You don’t have to be a brainy botanist to enjoy the 52 acres of serene, verdant gardens that comprise Brooklyn’s delightful botanic garden. For a morning I forgot I was a mere half-hour subway ride from the melting asphalt of midtown Manhattan. I wandered from one quiet, shaded path to another spotting secret gardens,
blossoming rose bushes (over a thousand kinds of roses are cultivated here)
Victorian greenhouses and ponds peppered with exotic lotus flowers.
Brooklyn Botanic Garden (BBG) offers something for everyone; Brush up on the history of Plantae at the Plant Family Collection. (Handy fact: ferns were the first plant to appear on earth). Try and list all 80 plants named in the Bard’s plays over at the Shakespeare Garden. The Japanese Hill and Pond Garden, one of the most visited Japanese-inspired gardens outside of Japan, is a must-see during spring’s cherry blossom season. Don’ miss the viewing pavilion and Shinto shrine.
Photo by Ruiyan Xu
While flowers come and go with the seasons, art is constant. The BBG has invited Canadian sculptor Shayne Dark to bring his works to the BBG as part of a year-long exhibition that ends July, 2017.
I caught up with Shayne this summer. (Shayne is pictured above with Tanglewood Blue) He told me that his installations – often made from different types of wood from cedar branches to apple gnarls – are influenced by his childhood growing up near the Ottawa river in Ontario where he played a lot with sticks and wood. Logs from a nearby paper and pulp factory would float downstream and get tangled in bends.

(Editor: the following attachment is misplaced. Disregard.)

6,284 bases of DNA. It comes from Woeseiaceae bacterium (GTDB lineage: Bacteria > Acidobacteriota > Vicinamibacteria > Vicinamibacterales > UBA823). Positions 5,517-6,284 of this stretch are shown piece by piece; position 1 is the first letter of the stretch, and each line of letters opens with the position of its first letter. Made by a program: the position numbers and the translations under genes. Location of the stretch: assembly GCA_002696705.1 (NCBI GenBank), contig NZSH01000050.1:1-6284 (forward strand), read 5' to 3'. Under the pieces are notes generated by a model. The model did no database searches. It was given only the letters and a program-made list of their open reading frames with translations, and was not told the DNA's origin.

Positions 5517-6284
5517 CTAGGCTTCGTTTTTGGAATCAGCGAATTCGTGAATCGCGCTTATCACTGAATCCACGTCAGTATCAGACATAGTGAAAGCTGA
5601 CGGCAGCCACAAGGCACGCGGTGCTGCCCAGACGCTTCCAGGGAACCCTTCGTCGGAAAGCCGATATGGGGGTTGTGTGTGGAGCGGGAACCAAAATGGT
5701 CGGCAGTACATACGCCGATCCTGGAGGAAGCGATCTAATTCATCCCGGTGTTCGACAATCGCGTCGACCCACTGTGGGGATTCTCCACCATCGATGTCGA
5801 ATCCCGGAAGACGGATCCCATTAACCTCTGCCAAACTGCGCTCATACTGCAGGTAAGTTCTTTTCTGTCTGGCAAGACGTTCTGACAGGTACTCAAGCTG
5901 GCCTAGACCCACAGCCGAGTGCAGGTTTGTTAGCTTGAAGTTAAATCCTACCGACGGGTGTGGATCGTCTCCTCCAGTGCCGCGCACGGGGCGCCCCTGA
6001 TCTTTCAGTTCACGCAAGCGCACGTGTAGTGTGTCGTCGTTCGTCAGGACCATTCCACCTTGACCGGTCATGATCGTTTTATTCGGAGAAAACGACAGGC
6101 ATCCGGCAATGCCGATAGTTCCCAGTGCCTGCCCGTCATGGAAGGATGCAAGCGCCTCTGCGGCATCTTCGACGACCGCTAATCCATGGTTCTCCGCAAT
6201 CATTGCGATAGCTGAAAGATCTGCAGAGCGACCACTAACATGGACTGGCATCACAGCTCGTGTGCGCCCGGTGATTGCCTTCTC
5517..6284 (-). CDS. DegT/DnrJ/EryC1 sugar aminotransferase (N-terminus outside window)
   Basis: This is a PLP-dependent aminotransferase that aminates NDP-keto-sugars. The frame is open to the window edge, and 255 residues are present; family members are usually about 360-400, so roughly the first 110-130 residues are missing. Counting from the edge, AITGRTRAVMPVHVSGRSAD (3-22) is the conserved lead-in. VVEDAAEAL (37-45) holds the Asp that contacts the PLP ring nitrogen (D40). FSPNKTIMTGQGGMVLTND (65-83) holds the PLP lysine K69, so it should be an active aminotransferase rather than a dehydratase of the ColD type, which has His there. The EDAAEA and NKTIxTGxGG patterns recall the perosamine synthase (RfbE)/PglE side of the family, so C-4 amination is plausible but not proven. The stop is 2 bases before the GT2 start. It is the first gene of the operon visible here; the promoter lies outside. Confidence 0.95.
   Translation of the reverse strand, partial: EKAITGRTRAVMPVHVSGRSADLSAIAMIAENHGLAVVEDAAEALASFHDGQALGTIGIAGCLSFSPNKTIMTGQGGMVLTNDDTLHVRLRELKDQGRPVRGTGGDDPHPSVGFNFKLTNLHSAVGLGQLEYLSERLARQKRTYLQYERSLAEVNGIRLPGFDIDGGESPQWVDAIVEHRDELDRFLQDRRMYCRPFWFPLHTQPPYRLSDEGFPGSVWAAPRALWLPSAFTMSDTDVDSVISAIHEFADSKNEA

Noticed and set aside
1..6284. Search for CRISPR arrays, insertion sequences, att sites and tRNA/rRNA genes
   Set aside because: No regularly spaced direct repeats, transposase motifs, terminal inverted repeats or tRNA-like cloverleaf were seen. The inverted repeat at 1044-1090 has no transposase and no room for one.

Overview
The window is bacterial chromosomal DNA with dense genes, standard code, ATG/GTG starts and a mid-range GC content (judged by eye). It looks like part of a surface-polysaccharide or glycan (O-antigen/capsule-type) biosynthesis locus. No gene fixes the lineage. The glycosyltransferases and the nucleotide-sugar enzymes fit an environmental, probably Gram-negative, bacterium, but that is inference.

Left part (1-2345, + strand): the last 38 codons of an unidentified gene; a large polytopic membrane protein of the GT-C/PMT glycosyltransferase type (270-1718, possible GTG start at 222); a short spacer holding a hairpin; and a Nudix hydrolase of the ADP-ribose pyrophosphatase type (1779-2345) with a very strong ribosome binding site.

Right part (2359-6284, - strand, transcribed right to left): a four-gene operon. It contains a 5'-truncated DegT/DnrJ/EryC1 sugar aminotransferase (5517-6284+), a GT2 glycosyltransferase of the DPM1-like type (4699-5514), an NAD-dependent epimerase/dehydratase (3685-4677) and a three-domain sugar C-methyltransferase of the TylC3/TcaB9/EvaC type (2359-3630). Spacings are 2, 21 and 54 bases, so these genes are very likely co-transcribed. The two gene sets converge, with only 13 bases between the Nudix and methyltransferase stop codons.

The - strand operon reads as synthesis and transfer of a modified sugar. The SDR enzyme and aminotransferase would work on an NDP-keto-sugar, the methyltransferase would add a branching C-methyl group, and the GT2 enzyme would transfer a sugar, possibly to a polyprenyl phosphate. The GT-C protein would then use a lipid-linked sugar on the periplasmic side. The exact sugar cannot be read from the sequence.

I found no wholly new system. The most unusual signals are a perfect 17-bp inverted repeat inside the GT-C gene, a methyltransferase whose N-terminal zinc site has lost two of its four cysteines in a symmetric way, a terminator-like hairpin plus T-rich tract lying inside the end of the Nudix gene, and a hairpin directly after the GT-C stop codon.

As a child I was fascinated to see that, running across the logs and pushing them away and trying to get them back into the flow of the river… I like using ephemeral materials. I’m ok with these works going back to nature. Art doesn’t have to last for durations of time. It has to be in the moment.
Shayne applies matt theatre paint to his pieces. He discovered the flat paint while working in set design at NYC’s Ed Sullivan Theatre (now David Letterman) twenty-five years ago.
The paint is so flat, Shayne explained, so that the light doesn’t bounce into the audience’s eyes and distract them from the performance. (Shayne pictured above with Tanglewood Red) He likes working with primary colours.
Primary colours are so immediate as compared to secondary colours. You see something red and it emotes a feeling. I like to bring beauty into my work.
Make a day of your Brooklyn outing and visit the Brooklyn Museum next door. Housed in a pretty Beaux Arts landmark building, the museum is known for its top temporary exhibitions. I popped in and saw “Disguise”, an eye-catching show by 25 artists from Africa and beyond who used the history of African masks to address twenty-first-century issues.
A little nature, a little culture – my ideal day.